The KTM commuter train finally stopped at the ramshackle station of Perlubahan Klang. We had reached the end of the line of a trip that started at the Batu Caves at the other end. The distance between the two stations didn’t seem too far when viewed from the route map. I didn’t realize that I was on a real train on a route meant to cover great distances and not on the monorail that wound its way around the city and its fringes. It took a whole two hours and countless stops for me to realize this. As the train moved farther and farther from KL the scenery turned more rural. The trip was very comfortable but except for the shop houses at Klang there wasn’t much to see from the train windows.
There was hardly anyone on the train car as I stepped out into the bright afternoon sunshine. The dock was just a few steps from the station past a some Indian eateries. Following the sign that read “Pualu Ketam boat,” I found myself at a small table manned by a Chinese girl who sold me a two tickets fr RM 7 each. One was for the trip to the island and the other for the return. The boat had just arrived a couple of minutes earlier and a few passengers were heading down the gangplank to the boat.
A few seats were occupied and I sat at a window seat at the center row. The a/c was cold and there was something showing on the large television mounted on the wall. It took about 15 minutes before the boat departed more than half-full. The blue and white speed boat was old but it seemed fairly sea worthy as it skidded over the waters past some islets and mangroves.
About a quarter to an hour, the boat docked at a small pier and a few passengers stood-up. I grabbed my backpack and was about to stand-up when an elderly Chinese man with a woman I presumed to be his wife told me that it wasn’t Pulau Ketam yet which was the next isalnd. Hmmm… perhaps my overall look (backpack and fisherman pants) signaled TOURIST!
The boat then proceeded to the next island and we all disembarked and walked up the gangplank and to a large covered cement pier. I followed the crowd and the Chinese couple ahead of me. People seemed to know everyone as departing and arriving passengers greeted each other.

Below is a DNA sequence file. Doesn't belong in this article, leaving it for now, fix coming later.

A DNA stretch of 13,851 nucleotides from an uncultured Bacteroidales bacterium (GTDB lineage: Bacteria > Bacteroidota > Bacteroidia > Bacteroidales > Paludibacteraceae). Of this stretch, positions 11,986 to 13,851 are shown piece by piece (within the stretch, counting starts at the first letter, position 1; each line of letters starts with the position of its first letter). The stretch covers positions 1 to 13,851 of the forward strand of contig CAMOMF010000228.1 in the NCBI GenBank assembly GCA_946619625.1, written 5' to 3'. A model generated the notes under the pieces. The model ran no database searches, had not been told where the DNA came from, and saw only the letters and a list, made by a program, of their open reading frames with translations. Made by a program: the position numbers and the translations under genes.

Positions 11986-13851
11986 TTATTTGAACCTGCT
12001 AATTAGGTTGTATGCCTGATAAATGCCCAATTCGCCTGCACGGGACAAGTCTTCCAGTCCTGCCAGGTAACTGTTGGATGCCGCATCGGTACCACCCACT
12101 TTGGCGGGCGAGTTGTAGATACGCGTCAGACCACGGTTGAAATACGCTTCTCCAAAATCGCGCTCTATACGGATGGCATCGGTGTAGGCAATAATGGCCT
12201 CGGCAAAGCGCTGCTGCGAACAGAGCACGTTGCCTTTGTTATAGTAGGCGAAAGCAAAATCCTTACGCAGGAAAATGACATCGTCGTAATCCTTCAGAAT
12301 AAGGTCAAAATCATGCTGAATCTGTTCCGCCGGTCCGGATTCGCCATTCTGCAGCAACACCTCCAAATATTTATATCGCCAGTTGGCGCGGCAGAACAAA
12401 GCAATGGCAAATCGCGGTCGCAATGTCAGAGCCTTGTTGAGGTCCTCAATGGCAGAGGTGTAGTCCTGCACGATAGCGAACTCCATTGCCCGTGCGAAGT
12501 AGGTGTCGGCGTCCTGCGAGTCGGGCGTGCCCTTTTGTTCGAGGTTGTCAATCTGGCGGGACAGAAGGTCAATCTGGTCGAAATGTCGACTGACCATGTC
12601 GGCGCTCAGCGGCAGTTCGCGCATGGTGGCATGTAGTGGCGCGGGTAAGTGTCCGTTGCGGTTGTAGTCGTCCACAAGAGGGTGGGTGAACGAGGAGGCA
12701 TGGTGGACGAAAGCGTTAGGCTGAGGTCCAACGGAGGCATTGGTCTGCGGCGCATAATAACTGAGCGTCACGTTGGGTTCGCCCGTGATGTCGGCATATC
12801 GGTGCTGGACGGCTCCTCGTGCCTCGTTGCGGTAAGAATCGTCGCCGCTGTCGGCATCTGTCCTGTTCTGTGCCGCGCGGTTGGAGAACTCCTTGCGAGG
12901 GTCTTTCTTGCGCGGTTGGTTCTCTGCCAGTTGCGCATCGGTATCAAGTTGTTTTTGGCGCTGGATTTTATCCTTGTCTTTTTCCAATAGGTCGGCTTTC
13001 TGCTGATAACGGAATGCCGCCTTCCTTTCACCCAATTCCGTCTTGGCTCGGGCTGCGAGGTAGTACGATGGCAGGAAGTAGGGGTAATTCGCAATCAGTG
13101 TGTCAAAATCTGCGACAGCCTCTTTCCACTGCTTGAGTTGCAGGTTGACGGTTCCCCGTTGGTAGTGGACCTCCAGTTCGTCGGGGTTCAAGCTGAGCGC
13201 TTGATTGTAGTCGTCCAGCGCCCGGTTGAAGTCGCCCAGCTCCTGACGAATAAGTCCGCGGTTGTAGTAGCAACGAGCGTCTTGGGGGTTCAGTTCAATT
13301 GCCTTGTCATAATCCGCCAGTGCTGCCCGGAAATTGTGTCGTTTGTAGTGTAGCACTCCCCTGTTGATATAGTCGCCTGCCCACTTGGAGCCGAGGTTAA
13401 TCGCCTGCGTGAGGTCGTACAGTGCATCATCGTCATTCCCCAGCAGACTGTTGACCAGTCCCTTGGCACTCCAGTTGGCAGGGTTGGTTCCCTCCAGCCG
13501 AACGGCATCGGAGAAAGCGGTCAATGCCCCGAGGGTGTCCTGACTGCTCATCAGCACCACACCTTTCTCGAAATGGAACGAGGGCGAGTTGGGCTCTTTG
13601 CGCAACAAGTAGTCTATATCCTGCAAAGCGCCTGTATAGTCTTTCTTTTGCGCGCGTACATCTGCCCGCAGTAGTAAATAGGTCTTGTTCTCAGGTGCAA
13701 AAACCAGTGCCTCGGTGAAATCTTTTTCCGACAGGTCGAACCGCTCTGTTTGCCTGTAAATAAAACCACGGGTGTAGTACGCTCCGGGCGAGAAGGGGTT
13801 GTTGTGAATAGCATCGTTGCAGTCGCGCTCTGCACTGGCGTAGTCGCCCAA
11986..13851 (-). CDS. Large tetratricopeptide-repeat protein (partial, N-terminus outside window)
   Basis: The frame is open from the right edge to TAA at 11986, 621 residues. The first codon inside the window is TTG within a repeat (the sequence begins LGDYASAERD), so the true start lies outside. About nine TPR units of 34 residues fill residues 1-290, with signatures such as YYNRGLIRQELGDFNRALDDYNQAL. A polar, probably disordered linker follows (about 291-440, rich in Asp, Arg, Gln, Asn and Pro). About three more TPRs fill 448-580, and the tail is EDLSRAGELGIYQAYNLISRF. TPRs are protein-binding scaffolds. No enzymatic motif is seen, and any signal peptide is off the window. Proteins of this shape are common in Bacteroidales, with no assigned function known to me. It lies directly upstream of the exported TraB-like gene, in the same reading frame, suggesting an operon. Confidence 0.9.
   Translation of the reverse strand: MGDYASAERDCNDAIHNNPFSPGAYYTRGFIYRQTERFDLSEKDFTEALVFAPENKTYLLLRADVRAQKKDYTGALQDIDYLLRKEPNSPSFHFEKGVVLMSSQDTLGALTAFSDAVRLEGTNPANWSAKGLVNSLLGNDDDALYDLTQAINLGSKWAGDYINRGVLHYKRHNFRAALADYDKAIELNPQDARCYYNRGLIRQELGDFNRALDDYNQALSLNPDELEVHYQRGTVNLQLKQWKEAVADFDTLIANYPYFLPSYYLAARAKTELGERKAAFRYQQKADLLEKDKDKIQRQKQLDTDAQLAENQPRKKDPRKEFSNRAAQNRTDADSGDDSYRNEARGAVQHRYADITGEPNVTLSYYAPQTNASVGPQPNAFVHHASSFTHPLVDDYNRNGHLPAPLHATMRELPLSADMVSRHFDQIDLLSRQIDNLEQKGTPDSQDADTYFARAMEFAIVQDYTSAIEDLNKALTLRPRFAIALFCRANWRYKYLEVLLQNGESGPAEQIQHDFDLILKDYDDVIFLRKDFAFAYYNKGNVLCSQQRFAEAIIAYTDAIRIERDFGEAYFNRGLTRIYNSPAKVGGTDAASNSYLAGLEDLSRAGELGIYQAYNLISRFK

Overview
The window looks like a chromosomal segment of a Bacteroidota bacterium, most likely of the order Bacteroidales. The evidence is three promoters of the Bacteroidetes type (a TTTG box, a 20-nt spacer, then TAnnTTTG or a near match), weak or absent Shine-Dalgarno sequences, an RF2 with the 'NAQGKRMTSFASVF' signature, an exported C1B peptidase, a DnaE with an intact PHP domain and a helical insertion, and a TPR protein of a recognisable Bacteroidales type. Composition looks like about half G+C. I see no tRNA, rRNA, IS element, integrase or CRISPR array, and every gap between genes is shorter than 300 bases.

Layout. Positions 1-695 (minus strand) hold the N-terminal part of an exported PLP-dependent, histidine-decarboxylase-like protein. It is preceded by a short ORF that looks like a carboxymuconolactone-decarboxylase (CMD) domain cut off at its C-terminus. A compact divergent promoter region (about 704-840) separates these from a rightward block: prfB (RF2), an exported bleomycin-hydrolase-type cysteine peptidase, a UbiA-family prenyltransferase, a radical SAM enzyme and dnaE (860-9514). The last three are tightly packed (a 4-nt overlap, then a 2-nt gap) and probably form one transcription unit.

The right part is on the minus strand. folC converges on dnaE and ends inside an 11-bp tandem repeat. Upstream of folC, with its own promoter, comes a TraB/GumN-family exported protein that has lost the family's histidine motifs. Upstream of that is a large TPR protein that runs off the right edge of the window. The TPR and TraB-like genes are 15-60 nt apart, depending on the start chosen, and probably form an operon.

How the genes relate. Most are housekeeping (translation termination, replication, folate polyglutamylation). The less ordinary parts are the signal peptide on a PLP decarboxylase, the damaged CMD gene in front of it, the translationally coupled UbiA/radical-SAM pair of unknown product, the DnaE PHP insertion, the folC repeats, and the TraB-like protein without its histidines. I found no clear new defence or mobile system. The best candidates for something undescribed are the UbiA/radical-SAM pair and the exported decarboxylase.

If it weren’t for the hotel a few meters from the pier and the rows upon rows of restaurants lining the small road to the center of the small town, Pulau Ketam would seem like it’s totally out of the tourist trail. There were more locals than tourists and all the stores merely sold food and everyday items rather than tourist junk. Absolutely no sign of a “Pulau Ketam– the Forgotten City” (as one travel brochure called it) t-shirt.
Honestly, when I reached a small roundabout with a large cauldron and two temples which seemed to be the town center, I was a little disappointed. It was pretty but there didn’t seem to be anything else. I thought of going back to the boat which was due to leave in about 30 minutes but the thought of the long train ride led me to stay. I could kill a couple of hours in this town and still make it back to KL before dark in time for dinner, I told myself.
Looking blankly at a low wall with Chinese characters and contemplating on what to do, Mr. Chinese came swinging by on a bicycle. He was sight-seeing too. He asked me if I was staying the night or was going back to KL. I answered to the latter. At a small blue house overlooking a tributary of the river, a small Chinese-looking film crew was cooling their heels while a Malay guy explained a few things about the temple to them. They seemed to be making a feature.